Speaking of such, one of the more common critiques of the game is that it is too easy. For the first portion of the game (before more advanced skills and artes become available), it is true that fights can degrade to button mashing the attack button, but given how fun the excellent battle system makes such button mashing, there really is not much lost from the game because of it. And, by the time the novelty of the battles wear off, more advanced techniques will have become available and battles will begin require more skill. If the player still feels a bit unimpressed, he/she could always crank up the difficulty in the game options. Apart from random battles, boss battles (especially the optional ones) can be quite challenging.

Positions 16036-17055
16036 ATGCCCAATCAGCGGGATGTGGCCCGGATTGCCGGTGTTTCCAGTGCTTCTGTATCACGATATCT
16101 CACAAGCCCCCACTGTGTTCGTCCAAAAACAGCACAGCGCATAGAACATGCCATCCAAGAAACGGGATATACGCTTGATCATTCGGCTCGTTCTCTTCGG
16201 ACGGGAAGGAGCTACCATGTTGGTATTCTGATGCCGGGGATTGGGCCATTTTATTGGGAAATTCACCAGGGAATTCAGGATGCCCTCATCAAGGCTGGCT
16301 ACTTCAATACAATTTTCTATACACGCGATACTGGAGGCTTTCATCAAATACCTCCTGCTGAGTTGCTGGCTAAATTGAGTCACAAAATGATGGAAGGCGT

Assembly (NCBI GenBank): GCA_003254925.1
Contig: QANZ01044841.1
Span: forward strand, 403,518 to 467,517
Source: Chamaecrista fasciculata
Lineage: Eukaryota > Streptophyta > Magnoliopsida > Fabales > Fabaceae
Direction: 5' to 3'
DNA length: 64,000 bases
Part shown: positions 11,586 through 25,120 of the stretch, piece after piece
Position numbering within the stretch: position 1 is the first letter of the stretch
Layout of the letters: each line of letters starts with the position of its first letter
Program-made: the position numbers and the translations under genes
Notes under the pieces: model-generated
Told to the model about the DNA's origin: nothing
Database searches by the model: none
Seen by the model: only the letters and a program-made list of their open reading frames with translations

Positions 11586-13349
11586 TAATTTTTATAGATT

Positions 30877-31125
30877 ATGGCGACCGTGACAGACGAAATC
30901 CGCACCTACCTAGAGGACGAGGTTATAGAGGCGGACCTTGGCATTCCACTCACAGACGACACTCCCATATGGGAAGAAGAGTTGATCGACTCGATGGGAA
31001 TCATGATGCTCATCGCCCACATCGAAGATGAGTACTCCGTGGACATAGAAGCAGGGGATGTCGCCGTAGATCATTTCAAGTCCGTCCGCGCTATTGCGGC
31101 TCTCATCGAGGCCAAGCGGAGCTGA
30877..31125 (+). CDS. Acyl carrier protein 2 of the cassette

All of this is nicely enhanced by the artwork and soundtrack in Tales of Vesperia. The cel-shaded design of the game is beautiful and simply a joy to look at. Even if the character models and towns may not be as excruciatingly detailed as a game of, say, the Final Fantasy series, the quaint charm of the graphics design succeeds at showing how tasteful simplicity can be just as effective as unbarred realism. Each city almost seems to have its own personality; Zaphias with its bright hues seems regal and stands at stark contrast to the more earthen colored Dahngrest, a messy metropolis run by people unaffiliated with the Empire. The small and compact layout of many of the towns and cities was admittedly a bit disappointing; the opening city of Zaphias is supposedly the largest city in the Empire, yet its scope did not feel impressive at all. However, this was most likely a conscious decision by the game designers to shift focus on the outstanding gameplay, as this compactness in no way carries over to the dungeons, which are large but not to the point of being tedious. The world map somewhat breaks the otherwise enchanting aesthetic of the game with its less colorful design, but this is overall a minor blemish on what is otherwise a truly phenomenal treat for the eyes.